Dr. Michelle Arnold, UK Veterinary Diagnostic Laboratory | Apr 27, 2023
Dewormers (anthelmintics), when given correctly, are not killing intestinal parasites of cattle as they used to. Although new drug “classes” entered the market from the 1950s to the 1980s, it has now been over 40 years since ivermectin was introduced in 1981. Basically ‘we have what we have’ which is 3 major chemical classes or families of dewormers known as the Benzimidazoles (SafeGuard® & Panacur®/ Valbazen®/Synanthic®), the Macrocyclic Lactones or MLs (Ivomec®/ Cydectin®/ Eprinex® & LongRange®/Dectomax®/generic ivermectins) and the Imidazothiazoles/ Tetrahydropyrimidines (Rumatel®/ Strongid®/ Prohibit® or Levasol®). These dewormers are gradually losing effectiveness against livestock parasites with no new products on the horizon to replace them.
“Anthelmintic resistance” is the phrase used for the ability of a parasite to survive treatment with a lethal dose of chemical dewormer because of a change in the genetic makeup (mutation) in the parasite. Only the parasites that survive after deworming will go on to reproduce and may pass a copy of their newly formed “resistance gene” to their offspring. But this is only half of the story. For fully resistant parasites to develop, both parents must pass a copy of this “bad” gene to the offspring. These resistant genes build up slowly but steadily in the parasite population, especially from repeated use of dewormers over many years, and they do not revert to susceptibility. Resistant worms are not more aggressive or deadly; they simply survive in higher numbers after deworming, resulting in production loss and disease in the most susceptible animals.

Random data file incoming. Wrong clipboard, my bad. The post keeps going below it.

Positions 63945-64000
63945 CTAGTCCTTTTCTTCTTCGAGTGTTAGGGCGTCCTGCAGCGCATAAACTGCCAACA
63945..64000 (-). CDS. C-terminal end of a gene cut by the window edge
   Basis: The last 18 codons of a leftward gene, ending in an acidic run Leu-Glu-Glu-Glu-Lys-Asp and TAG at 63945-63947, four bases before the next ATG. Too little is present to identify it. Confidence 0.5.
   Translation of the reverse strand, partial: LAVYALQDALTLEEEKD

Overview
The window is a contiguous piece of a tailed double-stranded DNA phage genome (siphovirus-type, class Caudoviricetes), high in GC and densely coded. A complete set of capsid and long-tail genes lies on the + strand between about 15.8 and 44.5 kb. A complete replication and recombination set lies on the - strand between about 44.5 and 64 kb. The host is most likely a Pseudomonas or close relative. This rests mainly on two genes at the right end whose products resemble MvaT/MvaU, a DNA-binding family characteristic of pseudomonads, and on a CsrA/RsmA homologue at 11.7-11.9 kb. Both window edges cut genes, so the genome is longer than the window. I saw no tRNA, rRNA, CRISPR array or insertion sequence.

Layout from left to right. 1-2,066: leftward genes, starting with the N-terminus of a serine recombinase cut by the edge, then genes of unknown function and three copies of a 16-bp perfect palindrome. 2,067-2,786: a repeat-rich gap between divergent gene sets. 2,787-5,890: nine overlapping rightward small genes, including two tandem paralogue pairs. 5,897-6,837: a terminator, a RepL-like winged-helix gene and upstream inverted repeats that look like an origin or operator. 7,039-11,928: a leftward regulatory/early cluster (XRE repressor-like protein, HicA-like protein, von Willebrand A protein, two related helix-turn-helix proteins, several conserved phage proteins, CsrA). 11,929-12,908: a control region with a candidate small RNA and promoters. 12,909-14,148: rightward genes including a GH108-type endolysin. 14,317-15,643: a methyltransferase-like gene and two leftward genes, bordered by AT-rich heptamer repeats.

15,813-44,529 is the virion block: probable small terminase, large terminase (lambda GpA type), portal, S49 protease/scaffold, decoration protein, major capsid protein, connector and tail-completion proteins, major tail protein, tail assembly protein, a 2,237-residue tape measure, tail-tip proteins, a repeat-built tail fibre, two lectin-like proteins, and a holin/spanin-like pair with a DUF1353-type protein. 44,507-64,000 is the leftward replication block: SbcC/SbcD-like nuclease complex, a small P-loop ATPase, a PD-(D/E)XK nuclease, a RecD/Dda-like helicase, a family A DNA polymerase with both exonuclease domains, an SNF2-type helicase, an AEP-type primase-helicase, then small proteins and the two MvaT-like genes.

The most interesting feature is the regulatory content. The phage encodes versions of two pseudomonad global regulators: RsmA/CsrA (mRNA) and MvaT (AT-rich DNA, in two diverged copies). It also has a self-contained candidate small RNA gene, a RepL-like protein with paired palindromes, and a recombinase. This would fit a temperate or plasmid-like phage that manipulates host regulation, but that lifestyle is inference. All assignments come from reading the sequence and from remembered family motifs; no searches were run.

Consequences of high parasite burdens are mostly seen in younger animals, especially weaned calves and replacement heifers, since adult cattle develop an immunity to the effects of parasites. Although most infections in cattle are a combination of several different worm species, generally all gastrointestinal parasites cause anorexia and reduce the animal’s ability to efficiently convert forage to milk and muscle. The number one sign of a parasite problem is lower than expected production, including less than genetic potential rate of gain, feed conversion, growth, and reproduction. This is potentially costing producers due to reduced weaning weights, delayed puberty, decreased fertility and pregnancy rates, reduced feed efficiency and immune suppression in young cattle, especially those ages 2 years and younger.
As exposure to parasites increases with age, the bovine immune system reduces worm infections and suppresses worm egg production. This immunity to parasites is a moderately heritable trait. Unfortunately, the dependence on chemical dewormers has allowed selection of bulls and replacement females with high production numbers but has ignored any potential genetic contribution to fighting parasites. Additionally, chemical deworming has allowed continued husbandry and pasture management factors that keep worm burdens high. As an example, overstocking a pasture results in more feces, more worm eggs and larvae after egg hatching, shorter grass and more parasites in animals forced to graze near manure piles. Young, growing animals are at highest risk due to lack of previous exposure to parasites and a naïve immune system.